Tourism tax “backward step” parks tell BBC Wales

A tourism tax would hit multiple businesses in Wales, Thomas Scarrott (left) told BBC reporter Carl Roberts

A tourism tax would hit multiple businesses in Wales, Thomas Scarrott (left) told BBC reporter Carl Roberts

The owner of a major holiday parks group in Wales has told ministers that they risk devastating the visitor economy if they push ahead with a tourism tax.

Speaking on BBC’s Sunday Politics Wales programme, Thomas Scarrott said that such a move would undermine all the fantastic work done by the Welsh Government to encourage tourism.

Thomas’s warning came during a filmed interview at Grondre Holiday Park in Pembrokeshire, one of seven holiday parks owned by his family’s Vale Holiday Parks.

A tourism tax is one of four potential new taxes being considered by ministers, and would result in visitors to Wales having to pay an extra per-night charge.

But Thomas told Sunday Politics Wales reporter Carl Roberts that a visitor levy would hit not just accommodation providers such as his parks.

It would also have a damaging knock-on effect on the many businesses which rely on the tourism industry such as pubs, shops, cafes and visitor attractions.

Visitor hot-spots such as Tenby (above) could suffer

Visitor hot-spots such as Tenby (above) could suffer visitor fall-offs

Many of these, said Thomas, are smaller family-owned businesses such as Vale Holidays which sustain thousands of jobs throughout Wales.

The programme reported industry figures which show that tourism is worth around £5bn to the Welsh economy with more than 10 million overnight stays being recorded annually.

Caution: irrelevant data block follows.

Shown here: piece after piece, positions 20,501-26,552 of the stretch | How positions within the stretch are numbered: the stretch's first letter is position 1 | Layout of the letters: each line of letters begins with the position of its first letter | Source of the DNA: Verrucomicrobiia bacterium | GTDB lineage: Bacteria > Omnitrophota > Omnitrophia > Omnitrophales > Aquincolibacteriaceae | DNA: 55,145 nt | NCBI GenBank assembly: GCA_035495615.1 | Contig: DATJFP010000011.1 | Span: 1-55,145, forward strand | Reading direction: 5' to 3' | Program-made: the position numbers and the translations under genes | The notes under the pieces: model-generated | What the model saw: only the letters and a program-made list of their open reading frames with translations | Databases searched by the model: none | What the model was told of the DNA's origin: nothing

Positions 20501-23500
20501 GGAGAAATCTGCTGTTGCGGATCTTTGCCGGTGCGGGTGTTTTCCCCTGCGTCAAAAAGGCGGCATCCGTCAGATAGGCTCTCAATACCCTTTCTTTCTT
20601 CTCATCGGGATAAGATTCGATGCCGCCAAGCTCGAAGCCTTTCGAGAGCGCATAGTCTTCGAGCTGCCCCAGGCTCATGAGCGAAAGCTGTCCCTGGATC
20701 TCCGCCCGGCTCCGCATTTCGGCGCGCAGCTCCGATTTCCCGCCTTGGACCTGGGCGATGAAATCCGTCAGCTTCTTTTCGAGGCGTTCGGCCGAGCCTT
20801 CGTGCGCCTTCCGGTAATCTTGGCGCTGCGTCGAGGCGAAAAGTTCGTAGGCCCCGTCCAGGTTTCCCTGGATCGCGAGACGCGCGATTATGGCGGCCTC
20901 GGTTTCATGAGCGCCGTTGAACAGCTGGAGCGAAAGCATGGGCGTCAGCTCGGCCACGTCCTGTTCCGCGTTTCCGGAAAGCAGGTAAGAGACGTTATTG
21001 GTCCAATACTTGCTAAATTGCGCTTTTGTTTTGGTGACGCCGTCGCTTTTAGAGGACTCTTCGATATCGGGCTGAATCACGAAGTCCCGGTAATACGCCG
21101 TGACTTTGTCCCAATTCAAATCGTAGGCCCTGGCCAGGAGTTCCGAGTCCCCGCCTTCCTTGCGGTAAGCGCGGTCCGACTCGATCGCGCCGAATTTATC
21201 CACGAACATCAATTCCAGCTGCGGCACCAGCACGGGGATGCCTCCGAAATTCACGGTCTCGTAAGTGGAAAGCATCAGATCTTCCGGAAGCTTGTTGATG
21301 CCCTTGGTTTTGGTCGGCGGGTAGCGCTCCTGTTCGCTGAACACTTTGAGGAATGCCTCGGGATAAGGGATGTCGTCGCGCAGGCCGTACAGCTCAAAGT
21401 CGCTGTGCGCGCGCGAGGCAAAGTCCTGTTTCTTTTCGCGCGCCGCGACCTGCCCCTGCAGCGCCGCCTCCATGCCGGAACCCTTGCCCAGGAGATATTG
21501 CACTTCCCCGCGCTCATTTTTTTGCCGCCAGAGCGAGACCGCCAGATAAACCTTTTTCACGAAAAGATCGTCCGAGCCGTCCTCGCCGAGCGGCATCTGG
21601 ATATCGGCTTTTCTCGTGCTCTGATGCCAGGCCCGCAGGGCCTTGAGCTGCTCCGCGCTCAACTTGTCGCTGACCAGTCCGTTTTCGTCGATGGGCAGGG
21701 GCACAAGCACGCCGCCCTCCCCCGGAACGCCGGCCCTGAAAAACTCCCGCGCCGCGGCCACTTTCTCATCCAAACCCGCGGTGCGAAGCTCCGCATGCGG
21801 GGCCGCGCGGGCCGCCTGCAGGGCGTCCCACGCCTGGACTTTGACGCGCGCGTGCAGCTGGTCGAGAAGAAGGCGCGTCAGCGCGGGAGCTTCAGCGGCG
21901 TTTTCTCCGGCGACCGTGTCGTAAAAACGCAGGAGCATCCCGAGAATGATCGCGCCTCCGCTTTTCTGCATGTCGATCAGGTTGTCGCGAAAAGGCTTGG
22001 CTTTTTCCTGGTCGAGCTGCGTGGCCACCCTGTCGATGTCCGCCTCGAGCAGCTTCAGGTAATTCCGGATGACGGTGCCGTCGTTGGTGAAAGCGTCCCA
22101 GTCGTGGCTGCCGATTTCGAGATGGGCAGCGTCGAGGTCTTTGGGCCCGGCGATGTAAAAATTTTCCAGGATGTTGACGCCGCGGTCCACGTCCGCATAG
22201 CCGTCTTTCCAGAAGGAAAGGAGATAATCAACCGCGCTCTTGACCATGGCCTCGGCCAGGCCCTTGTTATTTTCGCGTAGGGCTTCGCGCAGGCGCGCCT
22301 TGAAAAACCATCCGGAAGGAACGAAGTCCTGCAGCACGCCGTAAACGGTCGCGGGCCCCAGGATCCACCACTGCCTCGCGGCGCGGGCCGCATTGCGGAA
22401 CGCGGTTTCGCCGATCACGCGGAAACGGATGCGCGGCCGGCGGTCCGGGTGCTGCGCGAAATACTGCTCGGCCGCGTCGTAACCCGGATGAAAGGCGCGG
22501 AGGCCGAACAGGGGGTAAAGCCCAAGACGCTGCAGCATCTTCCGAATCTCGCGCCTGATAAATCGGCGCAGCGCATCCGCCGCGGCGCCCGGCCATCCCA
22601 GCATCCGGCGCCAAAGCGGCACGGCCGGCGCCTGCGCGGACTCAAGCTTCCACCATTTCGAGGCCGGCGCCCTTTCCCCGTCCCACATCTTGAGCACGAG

Thomas believes that this is evidence of Wales’s appeal as a holiday destination, and of the success of the Welsh Government in wooing visitors from elsewhere in the UK and overseas.

He highlighted this year’s £5m Visit Wales’ Year of Legends campaign which, he said, did a great job in promoting the many different experiences on offer to holiday visitors.

The only possible consequence of a tourism tax, Thomas told the programme, would be fewer visitors and an additional administration burden on tourism businesses.

Thomas’s family has been involved with the parks industry for almost 50 years, providing holiday homes to rent and to own, and pitches for touring caravans, motorhomes and tents.

Thomas’s concerns were echoed on the programme by a spokesperson from Pembrokeshire Tourism who said the suggested tax would without doubt deter tourists.

If there was no tourist tax in England, he said, then that’s where visitors would be heading.

Ministers say they will decide early next year on which of the four possible taxes they would prefer to implement, subject to go-ahead from the UK Government.

Meanwhile, the park industry body BH&HPA and many of its park members in Wales are making urgent representations to Welsh ministers and assembly members.

They point out that such a revenue raising tax would be “entirely self-defeating” in its aims.

The edition of Sunday Politics in Wales which features the report can be viewed on the BBC iPlayer linked below, starting 38 minutes into the programme: